• Help your kids know how to communicate during an emergency. Review these topics with them: Sending text message; Emergency contact numbers; Dialing 9-1-1 for help #PrepareNow #BeReady #YouthPrep

  • Update school records and discuss emergency contact numbers with kids before they go:  #BackToSchool #YouthPrep

  • Add your kids’ school’s social media info to the family communication plan: #ReadyKids

  • Review your family emergency communications plan with kids at your next household meeting. #YouthPrep #ReadyKids

  • Include your child's medication or supplies in your family’s emergency kit. More tips visit: #ReadyKids

  • Include your child's favorite stuffed animals, board games, books or music in their emergency kit to comfort them in a disaster. #YouthPrep

  • Get the kids involved in building their own emergency kit:  #YouthPrep #ReadyKids

  • Kids can #BeAForce... by playing the online emergency preparedness "Build a Kit" game: #YouthPrep #ReadyKids

  • Speak Up! Ask your child’s teacher about the plans the school has in place for emergencies. #BacktoSchool #YouthPrep

  • Your kids can become Disaster Masters with this @Readygov preparedness game: #YouthPrep

  • Are your students prepared for an emergency? Download curriculum for grades 1-12 for your classroom: #YouthPrep

  • 4th and 5th Grade Teachers: STEP up and use this emergency preparedness curriculum: #YouthPrep

  • Teaching kids about disaster prep is important. See the 9 steps @FEMA @RedCross @usedgov have for #YouthPrep

Week 4: Get Involved in Your Community’s Preparedness

Web Resources

Key Messages:

  • Community Emergency Response Teams (CERTs) trains volunteers to prepare for the types of disasters that their community may face. Find your local CERT: #BeReady
  • Learn about the hazards most likely to affect your community and their appropriate responses. #BeReady #PrepareNow
  • Every community has voluntary organizations that work during disasters. Visit to see what organizations are active in your community. #BeReady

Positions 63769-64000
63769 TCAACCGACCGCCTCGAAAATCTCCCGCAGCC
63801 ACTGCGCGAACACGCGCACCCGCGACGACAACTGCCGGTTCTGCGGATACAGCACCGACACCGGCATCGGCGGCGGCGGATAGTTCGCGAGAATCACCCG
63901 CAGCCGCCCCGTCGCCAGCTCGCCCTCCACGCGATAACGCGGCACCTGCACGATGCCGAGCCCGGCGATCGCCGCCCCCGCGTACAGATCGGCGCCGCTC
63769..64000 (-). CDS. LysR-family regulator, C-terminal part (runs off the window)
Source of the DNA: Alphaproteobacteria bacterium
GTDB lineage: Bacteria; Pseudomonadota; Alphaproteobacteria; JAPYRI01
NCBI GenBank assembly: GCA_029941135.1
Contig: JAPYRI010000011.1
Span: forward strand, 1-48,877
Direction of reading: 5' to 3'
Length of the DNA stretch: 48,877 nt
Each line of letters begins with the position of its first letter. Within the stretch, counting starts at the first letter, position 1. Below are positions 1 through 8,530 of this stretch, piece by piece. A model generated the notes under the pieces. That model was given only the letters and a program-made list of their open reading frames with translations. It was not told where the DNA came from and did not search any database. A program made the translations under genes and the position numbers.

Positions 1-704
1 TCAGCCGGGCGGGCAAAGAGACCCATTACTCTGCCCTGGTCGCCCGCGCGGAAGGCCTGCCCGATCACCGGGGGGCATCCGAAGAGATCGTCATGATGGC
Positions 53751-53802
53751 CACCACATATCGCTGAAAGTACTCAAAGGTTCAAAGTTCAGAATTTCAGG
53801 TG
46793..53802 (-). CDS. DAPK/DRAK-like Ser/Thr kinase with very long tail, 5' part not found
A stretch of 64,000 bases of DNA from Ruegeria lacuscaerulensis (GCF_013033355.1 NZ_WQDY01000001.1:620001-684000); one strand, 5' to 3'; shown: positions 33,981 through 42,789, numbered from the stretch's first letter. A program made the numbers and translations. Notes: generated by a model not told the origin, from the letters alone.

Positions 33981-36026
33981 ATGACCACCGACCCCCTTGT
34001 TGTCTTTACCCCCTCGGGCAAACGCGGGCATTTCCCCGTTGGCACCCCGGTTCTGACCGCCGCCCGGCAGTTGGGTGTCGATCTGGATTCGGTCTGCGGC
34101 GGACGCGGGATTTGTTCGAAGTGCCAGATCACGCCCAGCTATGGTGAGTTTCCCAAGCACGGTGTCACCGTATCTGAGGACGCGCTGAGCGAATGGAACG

• Encourage students to join Teen CERT so they can respond during emergencies. Learn more: #YouthPrep
  • Your community needs YOU! Find youth volunteer and training opportunities to help your community here: #YouthPrep #BeReady
  • Finding support from friends, family, and community organizations can help kids cope with #disasters. #YouthPrep
  • Take classes in lifesaving skills, such as CPR/AED and first aid, or in emergency response, such as CERT. #PrepareNow #BeReady
  • Check in with neighbors to see how you can help each other out before and after a storm #HurricanePrep
  • If you have a disability, plan ahead for accessible transportation that you may need for evacuation or getting to a medical clinic. Work with local services, public transportation or paratransit to identify accessible transportation options. #BeReady

  • If you have a disability contact your city or county government’s emergency management agency or office. Many keep lists of people with disabilities so they can be helped quickly in a sudden emergency.  #BeReady

NIAM 2018 web

Georgia Department of Public Health Urges Georgia Residents to Protect Themselves by 

Getting Immunized during National Immunization Awareness Month


NORTH GEORGIA – It’s time to really think about vaccinations.